However, INSAT being such a larger school and my ways of coming back to old habits, as well as some other personal setbacks, I’ve found myself yet again quickly burning out and trying to assume all these characteristics and attributes that were anything but first nature to me. Part of it is that I pride myself in investing in my friendships and close relationships and giving them their part of attention and energy, especially those friends who had been there for me on multiple occasions, and the other part is my desire to build new friendships and relationships which will help me continue the years I have left in INSAT as well as the years to come, and maybe it’s picking the ones to invest in, especially with such a large number of people each of which has such a distinctive story and personality to offer, becomes easier said than done.

But I’ve recently found myself reminded of some of the lessons that North Dakota has taught me about the advantages of introversion on a social level, as well as on a personal and professional level, after all the type of focus that introversion has to offer is not only qualitative focus on relationships, but it’s also a focus on other parts of life that don’t necessarily involve interaction and communication. As much as group work and group projects and collaboration, there are still many tasks to be done that don’t necessarily require or involve such collaboration or are even hindered by it. After all, the productivity of a company is inversely correlated to the number of meetings that it plans.

All this isn’t to say that an introvert shouldn’t work on their public speaking or group work or run of the mill social skills, after all, many of the experiences and skills I’ve gained by assuming extravert like characteristics are priceless, this is to say that we as introverts shouldn’t forget who we are and what we’re comfortable with. Assuming characteristics that are not inherent to us isn’t only very tiring and taxing in the long run, it can become a self-effacing practice that can distract us from taking care of our own internal worlds and wellbeing.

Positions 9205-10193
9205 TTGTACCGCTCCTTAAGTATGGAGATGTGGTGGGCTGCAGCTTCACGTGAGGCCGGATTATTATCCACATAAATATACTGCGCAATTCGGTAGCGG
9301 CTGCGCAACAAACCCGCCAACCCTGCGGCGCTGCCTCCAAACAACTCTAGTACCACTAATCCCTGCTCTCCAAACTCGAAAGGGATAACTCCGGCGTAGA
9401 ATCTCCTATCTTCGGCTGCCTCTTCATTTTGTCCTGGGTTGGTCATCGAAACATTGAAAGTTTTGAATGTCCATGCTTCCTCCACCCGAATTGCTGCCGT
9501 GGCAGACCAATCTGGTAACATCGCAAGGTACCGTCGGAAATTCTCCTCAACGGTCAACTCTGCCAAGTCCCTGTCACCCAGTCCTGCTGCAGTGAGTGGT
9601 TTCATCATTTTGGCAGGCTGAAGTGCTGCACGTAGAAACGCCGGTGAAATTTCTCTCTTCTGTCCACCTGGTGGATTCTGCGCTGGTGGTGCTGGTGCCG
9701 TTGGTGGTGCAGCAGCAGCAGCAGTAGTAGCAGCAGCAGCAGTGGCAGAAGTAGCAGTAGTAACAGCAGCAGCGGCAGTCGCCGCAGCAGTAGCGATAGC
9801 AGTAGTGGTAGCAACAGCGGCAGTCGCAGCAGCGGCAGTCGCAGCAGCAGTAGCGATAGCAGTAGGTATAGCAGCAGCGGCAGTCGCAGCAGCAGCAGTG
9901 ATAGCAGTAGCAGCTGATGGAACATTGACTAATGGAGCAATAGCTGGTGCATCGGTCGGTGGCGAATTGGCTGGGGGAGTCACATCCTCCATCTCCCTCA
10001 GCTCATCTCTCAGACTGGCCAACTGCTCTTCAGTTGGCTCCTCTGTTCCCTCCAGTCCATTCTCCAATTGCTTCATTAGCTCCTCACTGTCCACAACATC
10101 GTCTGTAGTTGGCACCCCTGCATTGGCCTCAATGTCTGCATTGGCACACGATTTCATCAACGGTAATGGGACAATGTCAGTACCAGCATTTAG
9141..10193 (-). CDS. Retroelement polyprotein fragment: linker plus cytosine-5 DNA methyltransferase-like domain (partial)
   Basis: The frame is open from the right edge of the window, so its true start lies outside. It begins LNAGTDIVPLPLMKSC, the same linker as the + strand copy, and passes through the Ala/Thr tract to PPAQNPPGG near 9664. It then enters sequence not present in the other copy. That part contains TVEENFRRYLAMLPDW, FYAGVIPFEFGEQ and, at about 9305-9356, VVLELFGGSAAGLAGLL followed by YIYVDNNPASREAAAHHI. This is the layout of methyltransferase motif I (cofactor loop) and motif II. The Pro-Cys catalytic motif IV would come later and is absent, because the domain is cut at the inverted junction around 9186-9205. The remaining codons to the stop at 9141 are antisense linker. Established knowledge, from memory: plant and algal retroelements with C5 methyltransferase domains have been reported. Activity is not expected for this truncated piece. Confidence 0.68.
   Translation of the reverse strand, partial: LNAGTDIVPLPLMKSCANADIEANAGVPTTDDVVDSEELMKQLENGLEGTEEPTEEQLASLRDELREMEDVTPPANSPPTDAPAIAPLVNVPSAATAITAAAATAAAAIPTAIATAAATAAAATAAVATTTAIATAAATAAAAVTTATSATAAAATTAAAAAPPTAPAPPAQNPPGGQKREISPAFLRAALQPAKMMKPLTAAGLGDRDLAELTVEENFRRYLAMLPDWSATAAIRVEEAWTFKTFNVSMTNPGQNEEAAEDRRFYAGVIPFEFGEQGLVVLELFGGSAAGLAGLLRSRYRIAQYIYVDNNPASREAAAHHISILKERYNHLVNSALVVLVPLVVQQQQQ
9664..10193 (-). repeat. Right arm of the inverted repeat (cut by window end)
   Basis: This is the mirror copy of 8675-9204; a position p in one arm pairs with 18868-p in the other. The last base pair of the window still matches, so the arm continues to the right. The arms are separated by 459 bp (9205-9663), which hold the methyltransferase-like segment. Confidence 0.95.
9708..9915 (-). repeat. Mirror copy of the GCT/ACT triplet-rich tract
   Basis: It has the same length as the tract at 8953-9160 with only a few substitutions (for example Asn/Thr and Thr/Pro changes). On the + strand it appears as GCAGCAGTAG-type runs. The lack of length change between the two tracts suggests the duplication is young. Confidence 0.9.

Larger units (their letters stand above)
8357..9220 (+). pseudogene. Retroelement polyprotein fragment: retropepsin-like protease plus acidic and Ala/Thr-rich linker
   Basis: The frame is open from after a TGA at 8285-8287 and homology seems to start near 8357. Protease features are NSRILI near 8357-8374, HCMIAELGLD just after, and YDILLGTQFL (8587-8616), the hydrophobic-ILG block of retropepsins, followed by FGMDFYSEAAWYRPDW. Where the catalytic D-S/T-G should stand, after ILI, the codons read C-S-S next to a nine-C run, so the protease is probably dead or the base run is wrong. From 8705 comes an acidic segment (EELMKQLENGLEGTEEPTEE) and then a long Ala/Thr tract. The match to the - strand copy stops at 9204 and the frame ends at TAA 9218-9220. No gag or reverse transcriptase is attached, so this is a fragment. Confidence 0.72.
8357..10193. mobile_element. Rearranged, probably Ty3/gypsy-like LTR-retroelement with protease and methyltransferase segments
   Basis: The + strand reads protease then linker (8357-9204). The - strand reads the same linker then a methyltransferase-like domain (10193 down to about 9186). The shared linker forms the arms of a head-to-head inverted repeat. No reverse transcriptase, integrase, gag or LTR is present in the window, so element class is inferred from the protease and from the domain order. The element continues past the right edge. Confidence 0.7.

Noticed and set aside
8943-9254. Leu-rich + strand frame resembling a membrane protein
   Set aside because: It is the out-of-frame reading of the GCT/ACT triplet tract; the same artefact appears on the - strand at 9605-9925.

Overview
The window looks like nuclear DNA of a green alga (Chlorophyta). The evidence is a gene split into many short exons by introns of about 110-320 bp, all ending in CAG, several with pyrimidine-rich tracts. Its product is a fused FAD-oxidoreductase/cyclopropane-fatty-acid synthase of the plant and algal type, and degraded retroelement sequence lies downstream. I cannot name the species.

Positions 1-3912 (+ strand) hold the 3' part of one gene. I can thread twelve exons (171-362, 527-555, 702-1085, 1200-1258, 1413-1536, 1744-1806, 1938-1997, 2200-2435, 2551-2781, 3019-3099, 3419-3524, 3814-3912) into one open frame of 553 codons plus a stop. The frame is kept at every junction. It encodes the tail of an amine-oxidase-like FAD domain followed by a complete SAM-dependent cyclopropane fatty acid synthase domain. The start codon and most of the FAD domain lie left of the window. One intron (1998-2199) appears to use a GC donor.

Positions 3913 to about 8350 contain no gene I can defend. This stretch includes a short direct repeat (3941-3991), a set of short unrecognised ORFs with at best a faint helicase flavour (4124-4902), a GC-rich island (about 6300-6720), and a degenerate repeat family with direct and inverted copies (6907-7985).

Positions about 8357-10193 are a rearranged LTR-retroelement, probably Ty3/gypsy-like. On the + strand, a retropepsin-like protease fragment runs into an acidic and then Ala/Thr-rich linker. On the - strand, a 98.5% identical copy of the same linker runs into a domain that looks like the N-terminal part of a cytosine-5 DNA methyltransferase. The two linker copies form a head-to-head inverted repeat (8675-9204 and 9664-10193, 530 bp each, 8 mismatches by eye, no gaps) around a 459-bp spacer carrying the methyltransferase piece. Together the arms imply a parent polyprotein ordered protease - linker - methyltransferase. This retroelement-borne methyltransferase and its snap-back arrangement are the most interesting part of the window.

While many personal-development (the new age term for life coach) would tell you to always push yourself to the limits and get out of your comfort zone, I think your comfort zone exists for a reason, it’s good to challenge yourself and experience new things, but you owe it to yourself to be who you are and what you were meant to be and to accept characteristics and things about oneself which society may deem less than favorable, and this extends beyond the issue of introversion and extraversion in my eyes. I think all of us growing up in this culture and generation (and any culture really) can relate to the fact of negatively being different from the norm in some way, whether it’s something as insignificant as your preference towards metal music and one’s minority philosophical and religious views and beliefs, we owe it to ourselves to say f*** society ( for the lack of a more expressive term) and live our lives on our own terms.